Sunday, July 10, 2011

Environment, EverQuest II Qeynos Trade skill

I Need to create a short cut for this statement, "Everything must tell a story". When I started on the Qeynos trade skill center I went straight to Disneyland and its themed areas for inspiration. Every section should tell a story on what is crafted in that area. Break down, tailor in center common area, spell craft in the posh library room. Potion area had a bit of an accident resulting with a hole in the ceiling and magically twisting the room, I personally blamed the gnomes. Armor crafting is found in the bedrock. I also make these distinctions to help with player navigation. At all times in these maze like buildings you should have a good idea of where you are. Nothing to me as a player is more frustrating then immediately getting lost in identical looking rooms.

When this area first went to QA I got one of my favorite bugs. Basically it was a detailed write up with pictures and diagrams, on how the potion crafting room was twisted. Not a bug, those pesky gnomes I tell you.

Responsible for, design/layout, geo construction/uv, some prop placement and lighting.

1 comment:

  1. Thank you for posting these screenshots!

    I've actually been looking around the web, googling, YT'ing, etc, looking for something that deals with the creation of EQ2's environments.

    I'm a big fan of game design and, in particular, environment design. EQ2's design has always been intriguing to me in that it seems to be very different than most of what you see out there.

    Most games I see seem to be a combination of heightmaps and 3D props. As a result of that, most of them - with few exceptions - feel very "thin" to me. Like there's no weight or substance to the world.

    Another approach seems to be where everything is hand-modeled/sculpted and then assembled inside the engine/editor. Final Fantasy XI, XIV and EQ2 seem to follow this approach, though in different ways. FFXI/FFXIV utilize a more "tiled" approach, while EQ2 seems to follow a more modular approach. At least to my eyes.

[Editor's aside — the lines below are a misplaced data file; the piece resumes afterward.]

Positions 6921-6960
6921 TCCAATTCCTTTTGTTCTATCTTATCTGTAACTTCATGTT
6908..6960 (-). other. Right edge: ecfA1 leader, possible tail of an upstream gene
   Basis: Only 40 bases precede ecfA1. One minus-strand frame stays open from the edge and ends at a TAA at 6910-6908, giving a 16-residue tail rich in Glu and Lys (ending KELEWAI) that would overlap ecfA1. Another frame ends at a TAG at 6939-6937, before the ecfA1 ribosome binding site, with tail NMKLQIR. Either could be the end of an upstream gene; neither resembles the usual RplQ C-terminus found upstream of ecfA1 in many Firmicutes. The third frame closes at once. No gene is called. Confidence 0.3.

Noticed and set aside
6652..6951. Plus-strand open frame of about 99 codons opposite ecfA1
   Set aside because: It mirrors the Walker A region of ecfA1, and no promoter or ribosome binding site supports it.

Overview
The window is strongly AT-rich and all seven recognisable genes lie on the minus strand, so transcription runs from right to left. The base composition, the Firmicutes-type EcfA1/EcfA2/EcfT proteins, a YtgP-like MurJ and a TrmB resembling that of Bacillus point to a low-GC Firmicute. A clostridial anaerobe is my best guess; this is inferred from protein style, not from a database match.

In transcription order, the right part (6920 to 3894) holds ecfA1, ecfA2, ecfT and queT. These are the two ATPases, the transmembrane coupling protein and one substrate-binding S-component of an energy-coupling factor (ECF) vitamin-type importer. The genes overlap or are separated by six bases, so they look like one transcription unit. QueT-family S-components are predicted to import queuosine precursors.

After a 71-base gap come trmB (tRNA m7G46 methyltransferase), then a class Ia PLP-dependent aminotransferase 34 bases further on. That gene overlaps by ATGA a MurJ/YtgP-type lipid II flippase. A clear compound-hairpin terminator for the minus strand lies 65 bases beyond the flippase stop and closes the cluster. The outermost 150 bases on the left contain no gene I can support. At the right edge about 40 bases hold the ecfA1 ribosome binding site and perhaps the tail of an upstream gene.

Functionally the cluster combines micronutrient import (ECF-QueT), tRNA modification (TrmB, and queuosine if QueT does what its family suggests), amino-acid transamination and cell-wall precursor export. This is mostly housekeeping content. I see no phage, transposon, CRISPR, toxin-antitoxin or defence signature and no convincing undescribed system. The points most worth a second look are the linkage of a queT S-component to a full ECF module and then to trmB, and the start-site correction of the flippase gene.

I have to say I really prefer the hand-modeled approach. It seems to make everything seem more solid.

    For example, EQ2's environments - especially the wilderness areas - always feel much more solid to me. The normal mapping certainly helps give the surfaces a sense of depth, ut I think it largely comes from how the areas are constructed as well. I personally describe the results as seeming very "chunky".

    From my observations, it looks like the wilderness areas a a mix of large, sculpted meshes for the ground, ramps, etc. While cliffs and the such can either be modeled directly out of those planes, or created via modular 3D models of cliffs, boulders, etc.

    The effect is, again, much "chunkier" but at the same time makes for a more "solid" and more believable result, with its own unique look.

    I don't know if I'm correct in my observation, or if I'm close or way off.. but that's the impression I get.

    It's definitely something I'd love to learn more about, though. Are you aware of any other resources I might find, on the web, or even if it's in an "Art of" type book, that goes into more depth or detail with how EQ2's environments, how they were designed, etc?

    I'd love to see more "behind the scenes" type content about it.

    Thanks again for sharing!